Playing Activists and Dancing Anarchists : Men and Masculinities in Cultural Performances in Contemporary Sweden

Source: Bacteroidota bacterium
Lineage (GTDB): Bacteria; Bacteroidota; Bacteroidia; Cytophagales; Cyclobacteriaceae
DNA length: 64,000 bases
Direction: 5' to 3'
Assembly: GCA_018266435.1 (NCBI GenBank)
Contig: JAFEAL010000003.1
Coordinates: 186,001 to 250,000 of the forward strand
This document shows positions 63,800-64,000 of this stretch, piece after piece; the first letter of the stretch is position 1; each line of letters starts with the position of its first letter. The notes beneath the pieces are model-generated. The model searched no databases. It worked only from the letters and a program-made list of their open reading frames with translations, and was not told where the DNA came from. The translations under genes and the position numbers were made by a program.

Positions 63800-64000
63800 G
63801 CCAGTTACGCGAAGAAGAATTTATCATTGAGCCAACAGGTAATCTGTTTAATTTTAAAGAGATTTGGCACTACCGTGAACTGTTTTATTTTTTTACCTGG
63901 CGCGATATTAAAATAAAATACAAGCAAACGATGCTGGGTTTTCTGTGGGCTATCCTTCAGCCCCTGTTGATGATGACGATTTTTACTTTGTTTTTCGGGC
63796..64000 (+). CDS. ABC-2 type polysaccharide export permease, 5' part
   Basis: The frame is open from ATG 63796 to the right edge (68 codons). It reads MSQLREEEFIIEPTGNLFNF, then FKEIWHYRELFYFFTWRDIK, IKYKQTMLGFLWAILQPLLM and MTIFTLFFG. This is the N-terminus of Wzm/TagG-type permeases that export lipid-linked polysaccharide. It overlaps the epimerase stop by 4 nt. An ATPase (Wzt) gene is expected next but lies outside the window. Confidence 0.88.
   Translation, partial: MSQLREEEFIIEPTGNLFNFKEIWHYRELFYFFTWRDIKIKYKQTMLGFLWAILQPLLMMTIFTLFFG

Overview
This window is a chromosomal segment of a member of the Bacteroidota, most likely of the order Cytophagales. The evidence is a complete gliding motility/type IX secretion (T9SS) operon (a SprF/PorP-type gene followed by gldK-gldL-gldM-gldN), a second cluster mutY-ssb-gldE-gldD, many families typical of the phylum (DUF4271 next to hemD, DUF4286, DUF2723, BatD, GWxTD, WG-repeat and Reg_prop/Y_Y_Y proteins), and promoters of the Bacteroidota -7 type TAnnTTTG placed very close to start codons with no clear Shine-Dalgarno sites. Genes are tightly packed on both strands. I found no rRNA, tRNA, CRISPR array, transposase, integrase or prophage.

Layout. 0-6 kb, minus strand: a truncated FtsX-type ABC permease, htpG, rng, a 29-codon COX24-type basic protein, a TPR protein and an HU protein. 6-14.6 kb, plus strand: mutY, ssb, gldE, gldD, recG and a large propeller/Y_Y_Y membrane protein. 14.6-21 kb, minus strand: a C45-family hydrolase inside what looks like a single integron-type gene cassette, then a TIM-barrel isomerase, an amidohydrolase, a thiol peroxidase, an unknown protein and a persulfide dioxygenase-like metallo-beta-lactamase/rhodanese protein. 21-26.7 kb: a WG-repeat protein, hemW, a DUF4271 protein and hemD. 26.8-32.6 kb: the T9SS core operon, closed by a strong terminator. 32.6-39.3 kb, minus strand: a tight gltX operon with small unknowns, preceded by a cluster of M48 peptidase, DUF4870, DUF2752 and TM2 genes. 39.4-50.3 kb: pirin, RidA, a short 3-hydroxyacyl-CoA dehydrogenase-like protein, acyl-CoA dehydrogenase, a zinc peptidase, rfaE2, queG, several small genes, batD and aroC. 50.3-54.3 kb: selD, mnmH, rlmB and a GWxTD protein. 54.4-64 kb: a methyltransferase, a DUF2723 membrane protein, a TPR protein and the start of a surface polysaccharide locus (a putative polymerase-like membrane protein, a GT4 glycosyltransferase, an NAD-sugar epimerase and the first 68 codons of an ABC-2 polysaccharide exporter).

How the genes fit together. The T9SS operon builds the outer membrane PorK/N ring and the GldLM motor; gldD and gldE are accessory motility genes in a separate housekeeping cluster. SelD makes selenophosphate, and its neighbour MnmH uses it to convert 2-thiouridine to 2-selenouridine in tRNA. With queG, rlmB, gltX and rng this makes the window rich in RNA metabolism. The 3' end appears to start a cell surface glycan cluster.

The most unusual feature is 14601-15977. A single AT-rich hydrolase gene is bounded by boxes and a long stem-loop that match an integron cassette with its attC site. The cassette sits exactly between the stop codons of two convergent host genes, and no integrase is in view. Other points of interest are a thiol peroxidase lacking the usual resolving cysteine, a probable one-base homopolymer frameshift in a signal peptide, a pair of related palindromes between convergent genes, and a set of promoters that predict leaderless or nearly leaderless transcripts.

Abstract: Playing Activists and Dancing Anarchists is a Ph.D. dissertation that aims to analyse men and masculinities in political demonstrations and similar manifestations by conceptualising and analytically approaching such cultural performances as theatrical events. The case studies include: the large peace demonstration in Stockholm in February 2003 against the invasion of Iraq; a street theatre performance by the comedians Kesselofski and Fiske, who argue against the European Monetary Union; four Social Democratic May Day celebrations with former prime minister Göran Persson as the main speaker; two anti-racist demonstrations, one of which leads to a violent street battle between activists and a riot police squad.The dissertation proposes Performance Studies as a relevant means of examining men and masculinities in political live events. The method of study is based on participant observation, which enables a direct experience of the theatrical communication. This material is complemented with additional sources, such as photographs, newspaper articles, magazines, video recordings, TV broadcasts, interviews, flyers and Internet websites. The theoretical and analytical approach is inspired by Willmar Sauter’s model of the theatrical event and Raewyn Connell’s theory of hegemonic masculinity. The theatrical event studies the live meeting between performers and spectators as a playful act of human communication in a concrete space. It also situates any performance in a cultural context that includes gender and gender relations. Connell suggests that, while most men benefit from the structural subordination of women, relations between different men and masculinities are dynamic and characterised by internal hierarchies. The normative and socially privileged position is given to hegemonic masculinity, a combination of cultural ideal and institutional power that is often reinforced by an underlying threat of violence.The different chapters identify and discuss a broad range of men and masculinities, from a cowboy-politician and a financial shark to dead political father figures and masked collectives of martyrs. At first sight, these seem to be immensely diverse, unique and individual – but a closer analysis reveals that many of them are contemporary embodiments or complicit supporters of hegemonic masculinity. Underneath the playful surface of some of the events are strong undercurrents of this ideal. At times, these create a small quake during a cultural performance. At others, they erupt forcefully. While violence is a central theme of the study, it also shows the growing resistance offered by feminist activists, performers and musicians. Cultural performances prove to be loci where hegemonic masculinity is not only reproduced, but also contested. The concept of the theatrical event helps to identify and spotlight these attempts and shows how Performance Studies can contribute to analysing men and masculinities in political demonstrations and similar cultural performances.
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